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City Council and Planning Commission Accept Draft Housing Element

Monday’s joint meeting provided a review of revisions and forum for public input.

A series of public forums and four years of meetings have culminated in the Novato City Council and Planning Commission accepting a revised Draft Housing Element. The two department held a joint meeting Monday night and the following missive from City Hall was dispatched later in the evening:

Tonight, the City Council and Planning Commission accepted the Draft Housing Element for environmental review, which was revised by staff in response to comments received by the State Department of Housing and Community Development (State) in December 2012. Based on the input received tonight by the Council, Commission, and community, the document will be revised and the preparation of an Environmental Impact Report (EIR) will begin. It is anticipated that the EIR will be available for public review this fall, and the Planning Commission will hold public hearings on both the EIR and the Draft Housing Element.

The preparation of an Environmental Impact Report, which is required for the draft Housing Element, will identify any potential environmental impacts resulting from its implementation and project alternatives and mitigation measures to avoid or reduce those potential impacts.

“The action taken by the Council tonight allows us to see the light at the end of the tunnel,” said City Manager Michael Frank. “After nearly four years of discussion, outreach, and hard work, we believe that ultimately, the Housing Element we submit to the State will meet their requirements and will reflect the unique housing needs of our community.”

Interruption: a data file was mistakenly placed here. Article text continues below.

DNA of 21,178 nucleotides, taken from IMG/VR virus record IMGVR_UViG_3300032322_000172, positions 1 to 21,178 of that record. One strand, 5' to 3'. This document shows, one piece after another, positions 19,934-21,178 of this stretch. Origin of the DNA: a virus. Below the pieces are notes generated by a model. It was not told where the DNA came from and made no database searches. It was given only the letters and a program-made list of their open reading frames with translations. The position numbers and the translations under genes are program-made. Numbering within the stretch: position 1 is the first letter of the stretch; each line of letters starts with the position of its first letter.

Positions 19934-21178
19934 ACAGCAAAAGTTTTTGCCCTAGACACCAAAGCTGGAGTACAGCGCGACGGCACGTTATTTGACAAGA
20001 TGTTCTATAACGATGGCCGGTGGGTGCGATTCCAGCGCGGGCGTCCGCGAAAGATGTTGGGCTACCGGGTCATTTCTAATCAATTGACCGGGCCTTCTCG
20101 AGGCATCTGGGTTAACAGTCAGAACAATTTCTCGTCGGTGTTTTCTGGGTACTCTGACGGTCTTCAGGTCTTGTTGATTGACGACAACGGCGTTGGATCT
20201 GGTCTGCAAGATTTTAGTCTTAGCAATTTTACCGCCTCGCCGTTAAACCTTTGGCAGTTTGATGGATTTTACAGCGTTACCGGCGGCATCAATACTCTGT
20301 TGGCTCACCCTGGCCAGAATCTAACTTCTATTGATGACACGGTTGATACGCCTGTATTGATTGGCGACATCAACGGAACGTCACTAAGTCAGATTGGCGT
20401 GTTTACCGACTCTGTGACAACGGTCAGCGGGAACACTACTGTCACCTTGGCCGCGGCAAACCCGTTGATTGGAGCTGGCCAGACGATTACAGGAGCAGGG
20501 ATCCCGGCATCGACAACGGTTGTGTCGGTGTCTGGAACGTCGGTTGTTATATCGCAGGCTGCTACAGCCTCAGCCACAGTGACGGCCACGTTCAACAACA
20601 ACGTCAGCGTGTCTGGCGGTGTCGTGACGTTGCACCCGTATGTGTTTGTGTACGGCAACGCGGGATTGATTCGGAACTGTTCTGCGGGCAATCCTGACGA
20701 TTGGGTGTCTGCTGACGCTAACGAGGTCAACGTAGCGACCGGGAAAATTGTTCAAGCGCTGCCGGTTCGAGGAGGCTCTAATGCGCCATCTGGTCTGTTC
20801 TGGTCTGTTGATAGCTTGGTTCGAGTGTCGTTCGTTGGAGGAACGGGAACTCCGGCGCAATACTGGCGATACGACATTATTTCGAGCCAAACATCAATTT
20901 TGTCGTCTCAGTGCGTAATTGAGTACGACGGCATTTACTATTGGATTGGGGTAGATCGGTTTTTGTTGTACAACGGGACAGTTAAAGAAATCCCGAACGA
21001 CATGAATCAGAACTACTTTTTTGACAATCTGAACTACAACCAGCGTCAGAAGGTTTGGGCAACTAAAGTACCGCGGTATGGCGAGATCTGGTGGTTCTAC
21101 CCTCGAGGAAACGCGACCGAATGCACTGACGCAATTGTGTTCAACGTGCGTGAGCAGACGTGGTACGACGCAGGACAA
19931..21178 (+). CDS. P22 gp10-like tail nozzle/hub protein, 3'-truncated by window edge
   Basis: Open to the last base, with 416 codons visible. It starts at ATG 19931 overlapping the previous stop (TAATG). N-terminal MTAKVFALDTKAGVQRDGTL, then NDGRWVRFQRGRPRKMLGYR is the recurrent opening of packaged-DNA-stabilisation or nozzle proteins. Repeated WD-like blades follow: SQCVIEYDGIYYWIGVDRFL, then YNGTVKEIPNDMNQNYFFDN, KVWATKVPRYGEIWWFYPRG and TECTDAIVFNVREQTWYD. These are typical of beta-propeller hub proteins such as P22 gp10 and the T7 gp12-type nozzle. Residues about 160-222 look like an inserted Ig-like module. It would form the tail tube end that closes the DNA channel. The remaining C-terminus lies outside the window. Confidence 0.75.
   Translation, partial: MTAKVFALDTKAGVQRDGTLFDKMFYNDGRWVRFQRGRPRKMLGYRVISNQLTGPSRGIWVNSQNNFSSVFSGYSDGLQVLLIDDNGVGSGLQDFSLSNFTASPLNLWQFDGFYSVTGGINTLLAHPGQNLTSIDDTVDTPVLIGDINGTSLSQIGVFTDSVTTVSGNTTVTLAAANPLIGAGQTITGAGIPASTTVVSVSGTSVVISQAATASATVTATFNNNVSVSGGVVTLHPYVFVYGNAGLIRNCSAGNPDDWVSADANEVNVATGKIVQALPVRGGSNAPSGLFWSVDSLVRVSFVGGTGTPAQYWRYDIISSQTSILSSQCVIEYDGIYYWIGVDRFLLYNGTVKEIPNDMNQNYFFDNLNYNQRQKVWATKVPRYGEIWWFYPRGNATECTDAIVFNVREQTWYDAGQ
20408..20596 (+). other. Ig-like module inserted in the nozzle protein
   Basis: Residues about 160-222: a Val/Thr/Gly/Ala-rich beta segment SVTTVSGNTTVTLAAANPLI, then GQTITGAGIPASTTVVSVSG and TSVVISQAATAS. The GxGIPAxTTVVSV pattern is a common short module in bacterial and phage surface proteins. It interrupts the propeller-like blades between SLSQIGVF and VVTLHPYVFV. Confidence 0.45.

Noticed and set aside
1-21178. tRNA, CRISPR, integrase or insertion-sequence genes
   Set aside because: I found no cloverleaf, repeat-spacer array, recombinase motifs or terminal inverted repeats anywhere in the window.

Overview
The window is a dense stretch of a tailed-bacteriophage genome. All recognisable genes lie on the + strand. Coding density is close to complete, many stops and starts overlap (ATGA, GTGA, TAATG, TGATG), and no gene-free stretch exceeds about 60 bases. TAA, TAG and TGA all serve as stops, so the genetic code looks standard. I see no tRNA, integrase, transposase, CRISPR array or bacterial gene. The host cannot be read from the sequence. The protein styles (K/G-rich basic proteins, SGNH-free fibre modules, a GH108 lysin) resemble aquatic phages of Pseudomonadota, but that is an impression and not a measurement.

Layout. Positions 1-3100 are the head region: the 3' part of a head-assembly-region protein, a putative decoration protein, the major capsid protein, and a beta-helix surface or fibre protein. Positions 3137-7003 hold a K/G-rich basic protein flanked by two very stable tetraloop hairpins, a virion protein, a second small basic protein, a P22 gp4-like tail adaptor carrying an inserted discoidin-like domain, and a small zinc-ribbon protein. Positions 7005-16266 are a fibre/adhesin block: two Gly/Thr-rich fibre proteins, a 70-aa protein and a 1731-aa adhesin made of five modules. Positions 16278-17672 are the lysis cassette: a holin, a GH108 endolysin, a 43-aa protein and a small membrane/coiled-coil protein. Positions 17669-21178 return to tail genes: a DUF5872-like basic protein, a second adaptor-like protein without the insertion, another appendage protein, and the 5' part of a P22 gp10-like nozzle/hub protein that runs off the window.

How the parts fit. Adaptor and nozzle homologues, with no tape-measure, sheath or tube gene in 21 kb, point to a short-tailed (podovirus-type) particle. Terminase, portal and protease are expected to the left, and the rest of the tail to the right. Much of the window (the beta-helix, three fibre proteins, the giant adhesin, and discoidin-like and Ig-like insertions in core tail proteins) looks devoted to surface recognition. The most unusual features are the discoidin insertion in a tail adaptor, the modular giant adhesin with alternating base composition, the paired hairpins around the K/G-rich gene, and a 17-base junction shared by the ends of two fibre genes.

Once the Planning Commission makes its recommendation to the City Council, adoption hearings would follow, and a final Housing Element would be submitted to the State for certification.

The Housing Element Update is a policy guide that indicates the need for housing in a community— specifically, the availability, affordability, and adequacy of housing—and also serves as a strategy to address housing needs across the economic and social spectrum of that community. Cities and counties are required by law to update their housing elements every eight years, and this represents an update to the City’s current 2007-2014 cycle, as part of its General Plan update. The next cycle covers 2014-2022.

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Tina McMillan April 07, 2013 at 05:59 PM
Chris Stewart is the Economic Development Director that was hired just last year. Through Chris's office, the city is reaching out to fill open commercial spaces throughout Novato. Chris was responsible for Fireman's Fund locating here. He has previously headed three economic development agencies. On the one hand it is a more difficult time to get companies to spend money on expansion. No one knows yet how the cost to do business in California will be affected by the federal health care laws and California's changing laws. On the other hand, low interest loans have never been better so companies that are in solid shape may want to take advantage of real estate prices or lease space for expansion. I keep hoping they will find a tenant that can draw a large customer base to the old Pini site. It would help anchor Grant west of Redwood. Then there is the Square which is in desperate need of anchor stores and a complete remodel. Now is the time to reach out to the city with ideas and comments so that they know we are involved. Please consider emailing Chris with ideas. cstewart@novato.org
Sylvia Barry April 07, 2013 at 06:33 PM